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Greco-Roman Wrestling champion Rafal Cejrowski hopes he can still compete at the 2016 Olympic Games
9:00am Friday 1st March 2013 in Sport
They're not common in this country but you can always recognise them by their ears.
One ear is much more swollen than the other – like the ‘cauliflower ears’ rugby players sometimes have.
“You can recognise another Greco-Roman wrestler by one of their ears and there is immediately a feeling of respect because they know how hard it is,” said Rafal Cejrowski, the reigning English Greco-Roman wrestling champion, who lives in St Albans Road, Watford.
“I attack a lot on the right-hand side so it smashes up my ear. It’s part of the job,” he said.
Greco-Roman wrestling adopts the normal rules of wrestling except the lowest part of the body you can attack is the hips.
Points are scored for throws, take-downs or pushing your opponent out of the ‘zone’ and a round can be won instantly by ‘pinning’ an opponent’s shoulders to the floor.
Cejrowski has lived above a vitamin shop, of which he is the owner, for nearly three years after moving from Poland almost ten years ago.
Among a vast array of supplements in his shop is a trophy cabinet. Cejrowski has been champion of England, Ireland, Great Britain and Poland.
The 31-year-old was even on track to represent Great Britain at the London 2012 Olympics but suffered an injury to his ACL ligament in 2010 which took 16 months to recover from.
It’s still a sore point and Cejrowski is more determined than ever to make the team by the time the next Games come round in Rio de Janeiro in 2016.
“I think for everybody, whoever takes their sport seriosuly, the Olympics is a dream,” he said.
But 2016 could be his last chance.
Wrestling as an Olympic sport, which combines freestyle and Greco-Roman events, goes back as far as the first modern Olympics in Athens in 1896 but the IOC (International Olympic Committee) recently decided to remove it as an Olympic sport from 2020.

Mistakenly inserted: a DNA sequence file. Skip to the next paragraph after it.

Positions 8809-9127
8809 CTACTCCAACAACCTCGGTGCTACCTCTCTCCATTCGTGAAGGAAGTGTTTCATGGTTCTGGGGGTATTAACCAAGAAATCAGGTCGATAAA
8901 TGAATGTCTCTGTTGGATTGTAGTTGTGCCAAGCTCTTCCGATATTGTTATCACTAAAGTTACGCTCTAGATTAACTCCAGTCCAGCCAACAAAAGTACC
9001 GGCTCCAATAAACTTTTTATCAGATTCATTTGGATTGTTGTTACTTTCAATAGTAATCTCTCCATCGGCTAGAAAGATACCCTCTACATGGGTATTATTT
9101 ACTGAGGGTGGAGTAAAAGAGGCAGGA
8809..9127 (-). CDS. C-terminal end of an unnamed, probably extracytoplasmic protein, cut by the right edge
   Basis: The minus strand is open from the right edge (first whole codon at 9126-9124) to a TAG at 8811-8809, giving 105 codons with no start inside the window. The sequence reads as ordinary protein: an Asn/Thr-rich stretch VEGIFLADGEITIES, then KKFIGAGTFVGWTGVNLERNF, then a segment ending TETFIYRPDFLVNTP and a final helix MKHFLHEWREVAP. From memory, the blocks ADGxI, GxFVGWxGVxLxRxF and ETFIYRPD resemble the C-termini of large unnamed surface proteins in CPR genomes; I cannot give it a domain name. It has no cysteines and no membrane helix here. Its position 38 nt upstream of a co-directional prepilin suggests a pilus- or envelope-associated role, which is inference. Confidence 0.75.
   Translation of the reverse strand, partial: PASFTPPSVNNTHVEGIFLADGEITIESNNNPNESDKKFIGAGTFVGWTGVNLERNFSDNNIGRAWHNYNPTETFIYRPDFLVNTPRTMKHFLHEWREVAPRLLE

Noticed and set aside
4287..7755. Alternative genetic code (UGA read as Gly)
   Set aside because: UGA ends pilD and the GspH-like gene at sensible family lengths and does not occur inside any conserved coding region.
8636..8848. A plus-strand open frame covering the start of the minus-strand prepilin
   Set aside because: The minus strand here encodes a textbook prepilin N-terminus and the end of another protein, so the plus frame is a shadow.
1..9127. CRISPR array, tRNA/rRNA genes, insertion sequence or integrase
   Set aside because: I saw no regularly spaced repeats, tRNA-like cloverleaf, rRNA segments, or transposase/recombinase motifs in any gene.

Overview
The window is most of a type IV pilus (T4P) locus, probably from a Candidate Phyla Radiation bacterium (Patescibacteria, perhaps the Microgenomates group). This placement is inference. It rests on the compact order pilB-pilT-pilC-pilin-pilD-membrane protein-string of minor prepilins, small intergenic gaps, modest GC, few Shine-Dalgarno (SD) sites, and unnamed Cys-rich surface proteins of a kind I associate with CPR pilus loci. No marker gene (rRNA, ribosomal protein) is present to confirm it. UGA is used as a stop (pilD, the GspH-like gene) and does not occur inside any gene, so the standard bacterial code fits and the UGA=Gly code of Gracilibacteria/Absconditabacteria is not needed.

“Fingers crossed, hopefully the plans for the Olympics, they won’t happen, they won’t go ahead because that will definitely ruin my heart,” Cejrowski said.
“It’s ridiculous. If you are a wrestler, a young wrestler they don’t understand how fit you become.
“Then if one day you move into a different sport you are prepared for it because your body is fully grown.
“You’re fast, you’re strong, you’re flexible – most of these guys when they’re eight they can do back-flips and somersaults because they are so fit. They can do anything.
“I cannot figure out who picked this stupid idea – it’s very difficult to understand, I don’t get it.”
As well as the physical advantages, the 95kg father of two believes there are psychological lessons to be learned from the sport.
Cejrowski says wrestlers play chess every day when they are on training camps to improve their tactical awareness and insists many wrestlers go on to be very successful in later life.
“When I was a kid, wrestlng always kept me out of trouble,” he explained. “It’s a discipline, you have to respect different people and you pick things up quickly.
“Most of them, they become businessmen when they’re older – they do well in life because of wrestling, they have everything they need in their mind. They pick things up from the mat and they build character.”
There is also very little equipment required.
“It’s not an expensive sport,” Cejrowski said. “Anyone can do wrestling, all you need is a pair of trousers, some wrestling boots which aren’t expensive, a t-shirt – and maybe a chess board.”
Rafal is now preparing to compete in the Polish Championships in two months time when he wants to reclaim the crown he won when he was 18.
He trains twice, two hours a day and gets up at 6am to start his first session. He drinks alcohol “maybe once a year, a little bit, only on special occasions” and takes seven different types of supplement every day.
It’s not easy to find fellow wrestlers in Watford but Cejrowski is a member of London Streetfighters, a professional MMA club based in Park Royal.
Will Greco-Roman Wrestling ever be as popular in this country as in eastern Europe?
He replied: “Hopefully, it is such a good sport, there are so many different techniques. It is not violent – it is about respect.
“When I leave the mat at the end of a match I go to my opponent’s coach and shake his hand and my opponent will do the same.
“People here could love it.”